How to Listen to Employees
Get closer to the truth with these foundational reads on qualitative research.
July and August offer a unique window to focus on team culture. With a fraction of the team in the office (and a fraction of the meetings), there’s plenty of time to reflect on what’s working and refine your strategy.
But like every kind of strategy, culture strategy doesn’t happen in a vacuum. It hinges on nuanced insight into the challenges, risks, and opportunities employees face every day. That’s harder than it might seem.
Luckily, Hear Me Out’s reading list on Bookshop.org has you covered. Below, you’ll find the references that shaped our approach to internal culture research.
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Learn to focus on facts over opinions
Just Enough Research
Erika Hall teaches empirical research with humor and style. She opens by defining research as “systematic inquiry” versus “asking people what they like.”
Early chapters explain and contrast organizational, user, competitive, and evaluative research. By the end, you’ll know how to gather qualitative and quantitative feedback and look at both kinds of data with a critical eye.
Learn to uncover compelling insights
Interviewing Users: How to Uncover Compelling Insights
People struggle to articulate their feelings. Anyone looking for insight, whether from customers or employees, should read Steve Portigal’s guide to 1:1 interviews.
The book starts by teaching how to suspend judgment and embrace alternate perspectives. But you’ll also find plenty of useful tactics, such as how to let insights emerge from silence, or how to avoid bias by paying attention to nonverbal cues.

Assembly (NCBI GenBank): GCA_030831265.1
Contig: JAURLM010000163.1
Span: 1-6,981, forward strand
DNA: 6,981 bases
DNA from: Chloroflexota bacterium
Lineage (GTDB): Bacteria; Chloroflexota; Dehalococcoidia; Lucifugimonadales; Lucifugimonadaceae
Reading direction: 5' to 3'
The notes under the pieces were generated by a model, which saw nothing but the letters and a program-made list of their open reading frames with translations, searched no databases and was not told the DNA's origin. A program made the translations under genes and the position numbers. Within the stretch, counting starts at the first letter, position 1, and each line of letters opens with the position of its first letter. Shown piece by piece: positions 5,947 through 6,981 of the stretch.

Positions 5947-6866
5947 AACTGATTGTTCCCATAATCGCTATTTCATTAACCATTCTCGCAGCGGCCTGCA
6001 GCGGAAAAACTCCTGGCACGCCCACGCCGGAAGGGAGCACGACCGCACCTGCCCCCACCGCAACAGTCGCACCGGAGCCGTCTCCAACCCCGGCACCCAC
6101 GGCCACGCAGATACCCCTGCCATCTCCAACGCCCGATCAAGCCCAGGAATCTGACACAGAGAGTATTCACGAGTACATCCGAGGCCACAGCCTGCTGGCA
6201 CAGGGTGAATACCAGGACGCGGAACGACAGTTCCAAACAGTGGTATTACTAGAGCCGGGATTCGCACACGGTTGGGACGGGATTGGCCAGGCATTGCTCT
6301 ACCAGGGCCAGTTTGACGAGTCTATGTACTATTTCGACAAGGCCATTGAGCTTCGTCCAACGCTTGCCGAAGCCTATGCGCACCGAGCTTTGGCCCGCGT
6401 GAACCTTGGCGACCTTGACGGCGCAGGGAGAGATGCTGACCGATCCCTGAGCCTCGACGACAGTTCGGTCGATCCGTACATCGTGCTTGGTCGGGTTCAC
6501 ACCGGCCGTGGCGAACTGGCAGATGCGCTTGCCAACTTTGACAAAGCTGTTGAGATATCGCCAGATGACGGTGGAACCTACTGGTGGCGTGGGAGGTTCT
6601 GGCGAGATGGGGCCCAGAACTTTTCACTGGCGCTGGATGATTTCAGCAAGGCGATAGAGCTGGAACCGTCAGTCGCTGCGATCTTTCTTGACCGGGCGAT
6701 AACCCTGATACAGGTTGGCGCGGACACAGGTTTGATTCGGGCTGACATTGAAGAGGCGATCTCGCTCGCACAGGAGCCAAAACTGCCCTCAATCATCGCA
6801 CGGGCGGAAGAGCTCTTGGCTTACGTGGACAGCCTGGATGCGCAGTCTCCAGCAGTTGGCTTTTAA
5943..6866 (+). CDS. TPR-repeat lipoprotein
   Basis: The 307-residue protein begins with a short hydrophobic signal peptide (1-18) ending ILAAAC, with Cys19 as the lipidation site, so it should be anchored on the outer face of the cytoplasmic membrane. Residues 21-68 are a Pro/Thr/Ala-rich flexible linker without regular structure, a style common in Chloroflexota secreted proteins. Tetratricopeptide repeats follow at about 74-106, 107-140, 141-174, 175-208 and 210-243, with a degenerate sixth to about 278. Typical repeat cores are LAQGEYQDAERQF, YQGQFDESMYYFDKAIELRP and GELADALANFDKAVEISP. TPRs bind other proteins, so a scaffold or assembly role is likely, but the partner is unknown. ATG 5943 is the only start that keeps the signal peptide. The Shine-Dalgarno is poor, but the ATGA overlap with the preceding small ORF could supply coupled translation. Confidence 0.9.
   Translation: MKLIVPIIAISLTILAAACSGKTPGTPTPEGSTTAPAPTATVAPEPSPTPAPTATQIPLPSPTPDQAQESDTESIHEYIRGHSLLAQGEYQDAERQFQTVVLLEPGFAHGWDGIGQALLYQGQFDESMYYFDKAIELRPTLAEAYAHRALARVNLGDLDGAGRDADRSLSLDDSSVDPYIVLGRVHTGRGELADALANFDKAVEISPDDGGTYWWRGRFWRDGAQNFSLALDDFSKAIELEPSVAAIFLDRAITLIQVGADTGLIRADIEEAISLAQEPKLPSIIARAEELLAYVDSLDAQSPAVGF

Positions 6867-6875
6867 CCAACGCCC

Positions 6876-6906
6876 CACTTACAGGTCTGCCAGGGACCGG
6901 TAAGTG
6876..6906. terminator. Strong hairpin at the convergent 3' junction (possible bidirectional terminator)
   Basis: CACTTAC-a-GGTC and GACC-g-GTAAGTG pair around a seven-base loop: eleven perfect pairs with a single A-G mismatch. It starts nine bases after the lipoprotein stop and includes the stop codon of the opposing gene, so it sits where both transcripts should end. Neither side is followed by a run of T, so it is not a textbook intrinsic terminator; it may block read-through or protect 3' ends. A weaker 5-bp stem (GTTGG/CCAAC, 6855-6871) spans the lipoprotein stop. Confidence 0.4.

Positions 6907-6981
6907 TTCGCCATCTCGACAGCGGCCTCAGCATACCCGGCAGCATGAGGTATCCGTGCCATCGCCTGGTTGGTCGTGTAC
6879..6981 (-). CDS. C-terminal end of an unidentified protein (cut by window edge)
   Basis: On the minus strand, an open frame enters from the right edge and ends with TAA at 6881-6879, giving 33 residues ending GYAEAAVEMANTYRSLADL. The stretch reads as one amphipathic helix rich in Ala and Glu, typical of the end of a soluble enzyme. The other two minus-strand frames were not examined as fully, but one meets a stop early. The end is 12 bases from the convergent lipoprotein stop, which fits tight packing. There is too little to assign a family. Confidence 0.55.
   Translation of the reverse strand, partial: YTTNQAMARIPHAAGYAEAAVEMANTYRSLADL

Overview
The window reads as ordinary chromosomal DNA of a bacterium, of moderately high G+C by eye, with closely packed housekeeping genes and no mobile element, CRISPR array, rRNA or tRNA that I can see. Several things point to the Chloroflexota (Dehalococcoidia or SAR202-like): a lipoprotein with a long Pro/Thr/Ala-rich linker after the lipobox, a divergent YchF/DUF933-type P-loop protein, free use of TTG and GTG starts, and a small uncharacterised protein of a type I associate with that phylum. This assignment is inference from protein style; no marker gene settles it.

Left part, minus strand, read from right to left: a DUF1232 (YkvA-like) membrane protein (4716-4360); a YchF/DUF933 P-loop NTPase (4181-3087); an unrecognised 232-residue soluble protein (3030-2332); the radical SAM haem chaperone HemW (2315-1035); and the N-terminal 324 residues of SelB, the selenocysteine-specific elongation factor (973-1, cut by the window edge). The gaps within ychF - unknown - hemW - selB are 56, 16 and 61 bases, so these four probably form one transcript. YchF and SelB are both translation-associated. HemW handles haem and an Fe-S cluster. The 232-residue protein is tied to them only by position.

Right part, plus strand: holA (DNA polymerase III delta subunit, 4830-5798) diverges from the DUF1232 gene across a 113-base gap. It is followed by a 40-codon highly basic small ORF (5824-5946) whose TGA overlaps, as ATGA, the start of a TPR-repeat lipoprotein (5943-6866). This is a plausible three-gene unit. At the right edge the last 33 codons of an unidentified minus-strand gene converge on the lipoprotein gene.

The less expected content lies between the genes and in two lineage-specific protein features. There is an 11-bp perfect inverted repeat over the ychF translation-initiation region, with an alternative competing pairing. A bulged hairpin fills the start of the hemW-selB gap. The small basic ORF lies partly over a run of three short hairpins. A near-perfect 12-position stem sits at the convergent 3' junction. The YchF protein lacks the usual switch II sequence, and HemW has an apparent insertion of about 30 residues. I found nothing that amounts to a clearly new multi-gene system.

Learn to maintain trust with employees
Employees as Research Participants: Ethical and Policy Issues
Doing respectful, ethical research is hard enough when you’re dealing with customers. When the participants are employees, it’s even harder.
David B. Resnik’s report for Ethics & Human Research explains how to interview employees while respecting their autonomy and protecting them from retaliation. At Hear Me Out, we consider it required reading for anyone doing employee research.
Research is a skill like any other, and internal research is a skill worth leaders’ time. When leaders understand employees’ real needs with detail and nuance, they can take responsibility for shaping their own team’s culture.
If you lead a team, no matter the industry, consider bringing these on your next trip. Read them, apply the lessons to conversations with employees, and by the end of the fall, your team will already start feeling more heard.
You’re reading the newsletter of Hear Me Out, a workplace culture strategy firm. We help leaders get the full story from employees, then collaborate on a process that makes everyone feel motivated and heard. Learn how we help create space for open dialogue.